Insects are shaking off the winter cold in the West, promising another season of the West Nile virus, the mosquito-borne killer that has infected thousands of people — killing 564 of them — since the first domestic case turned up in New York in 1999.
For two-thirds of the country, the crisis has largely passed. But in the West, health officials are drawing up battle plans from the apple orchards of western Colorado to the California coast.
Carried by birds bitten by infected mosquitos, the incurable virus hasn't yet hit the West hard, except in Colorado. But few states are waiting.
Wyoming has earmarked $1.7 million for mosquito-control programs, up from $387,000 last year. Arizona officials have doubled their budget.
California mosquito districts began work earlier than usual this year and in expanded areas. Sentinel flocks of chickens — which can be easily tested for infection to determine the virus' spread — were tested through the winter and the virus was found for the first time in Ventura County earlier this year.
On the western slopes of the Rockies, there is a fear that Colorado could again be ground zero after leading the nation last year with 2,947 of 9,858 overall cases — and 61 of the year's 262 deaths.
Keith Lucy, an environmental health officer in this western Colorado town, and mosquito control officer Jim Terrazas, recently inspected a marsh behind a park popular with the locals for picnics and fishing. Half the marsh is owned by a man who doesn't want mosquito control officers on his land. The owner of the other half, however, has given his consent for the use of larvicide, which kills soon-to-be mosquitos.
That places Terrazas in a dilemma. What good does it do to treat only half the water?
"It's a waste of taxpayer money," he said.
Lucy moves on to the Escalante State Wildlife Area along the Gunnison River, where officials would like to flood the banks to help two endangered species of fish spawn. That raises the possibility of more standing water — prime breeding ground for mosquitoes.
Not only that, wildlife area manager Mike Zeman won't allow adulticide — a pesticide designed to kill adult mosquitoes that is often spread as clouds of machine-generated fog — on the 7,500-acre refuge.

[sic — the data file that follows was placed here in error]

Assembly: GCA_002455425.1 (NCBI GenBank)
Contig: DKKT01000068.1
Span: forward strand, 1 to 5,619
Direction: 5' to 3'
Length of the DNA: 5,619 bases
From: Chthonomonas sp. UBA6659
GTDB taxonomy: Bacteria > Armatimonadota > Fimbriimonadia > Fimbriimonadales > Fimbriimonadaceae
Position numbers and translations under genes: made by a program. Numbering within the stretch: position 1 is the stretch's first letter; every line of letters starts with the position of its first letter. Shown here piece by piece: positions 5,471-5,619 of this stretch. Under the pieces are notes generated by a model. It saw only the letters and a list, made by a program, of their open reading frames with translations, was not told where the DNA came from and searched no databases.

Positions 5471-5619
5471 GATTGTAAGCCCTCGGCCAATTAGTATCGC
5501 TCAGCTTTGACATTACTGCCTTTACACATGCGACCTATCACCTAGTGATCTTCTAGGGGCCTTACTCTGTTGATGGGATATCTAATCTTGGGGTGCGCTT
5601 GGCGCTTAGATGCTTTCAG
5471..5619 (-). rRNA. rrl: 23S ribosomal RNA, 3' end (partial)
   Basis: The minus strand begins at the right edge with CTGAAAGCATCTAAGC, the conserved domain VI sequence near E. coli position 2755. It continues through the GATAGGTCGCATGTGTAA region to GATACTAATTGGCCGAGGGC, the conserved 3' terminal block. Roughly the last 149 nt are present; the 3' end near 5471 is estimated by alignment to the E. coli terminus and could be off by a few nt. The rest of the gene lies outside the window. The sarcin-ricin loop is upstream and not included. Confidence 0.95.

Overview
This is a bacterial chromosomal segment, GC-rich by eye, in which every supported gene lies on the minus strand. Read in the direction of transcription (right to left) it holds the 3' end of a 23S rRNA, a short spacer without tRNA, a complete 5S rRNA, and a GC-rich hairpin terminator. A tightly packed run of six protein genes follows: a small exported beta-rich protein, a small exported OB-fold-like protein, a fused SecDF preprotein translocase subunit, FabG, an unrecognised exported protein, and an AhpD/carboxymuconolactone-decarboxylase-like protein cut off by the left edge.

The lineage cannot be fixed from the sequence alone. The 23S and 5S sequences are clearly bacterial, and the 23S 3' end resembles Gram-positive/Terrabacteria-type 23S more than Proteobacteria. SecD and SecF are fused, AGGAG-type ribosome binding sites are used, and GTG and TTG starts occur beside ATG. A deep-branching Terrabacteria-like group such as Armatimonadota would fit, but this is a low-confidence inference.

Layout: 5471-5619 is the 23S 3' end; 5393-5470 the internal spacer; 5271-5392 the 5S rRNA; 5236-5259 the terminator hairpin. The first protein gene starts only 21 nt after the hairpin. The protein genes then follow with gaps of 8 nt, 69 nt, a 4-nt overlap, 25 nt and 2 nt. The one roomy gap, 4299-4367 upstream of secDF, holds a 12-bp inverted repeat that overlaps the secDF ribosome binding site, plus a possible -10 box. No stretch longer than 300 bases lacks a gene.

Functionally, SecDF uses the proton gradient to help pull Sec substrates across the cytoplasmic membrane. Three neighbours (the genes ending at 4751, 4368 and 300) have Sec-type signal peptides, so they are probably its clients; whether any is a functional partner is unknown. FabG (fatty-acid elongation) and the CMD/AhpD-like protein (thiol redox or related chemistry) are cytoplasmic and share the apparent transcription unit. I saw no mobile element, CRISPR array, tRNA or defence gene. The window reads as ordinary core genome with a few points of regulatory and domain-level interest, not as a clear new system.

"Fogging is non-selective," he said. "You're hitting all kinds of insects and we have all kinds of birds who feed on those insects."
Lucy looks a little stunned. "The thing here is their primary focus is on wildlife habitat, but mosquitoes breed here and they don't stay here," he said.
Killing adult mosquitoes also can mean spraying with Malathion, a toxic chemical known to cause illness and genetic mutations.
Last year, residents of nearby Paonia protested a plan to spray the chemical and someone bombed a warehouse where Malathion was stored. No one was injured.
"It was a not so subtle message that this is not the way you want to control mosquitos here," Lucy said. "That's the dilemma we're in."
Lucy and his colleagues also are constrained by a budget of just $25,000.
"You get as much public health as you want to buy," said Bonnie Koehler, the deputy director of the Delta County health department. "If you want to give me a hundred thousand dollars, I can give you the George Lucas mosquito control plan the likes of which you have never seen."
Fifty miles away in Grand Junction, crews will soon begin dropping cork-shaped larvicide "briquettes" through more than 3,000 city storm grates. They'll have to revisit the drains every month through October. Larvicide also will be spread in city ponds, practice fields and parks where watering creates pools of water, golf course ponds, and pastures and farmland.
Steve DeFeyter, the Mesa County environmental health director, will trap mosquitoes and sample catch basins in Grand Junction for larvae to determine how well the war is going.
He also has laid the groundwork for an adulticide campaign, if necessary.
"Nobody wants to get into that because it raises such controversy," DeFeyter said. "But if it gets to a public health emergency, then it's the only option you have left to protect the public health."
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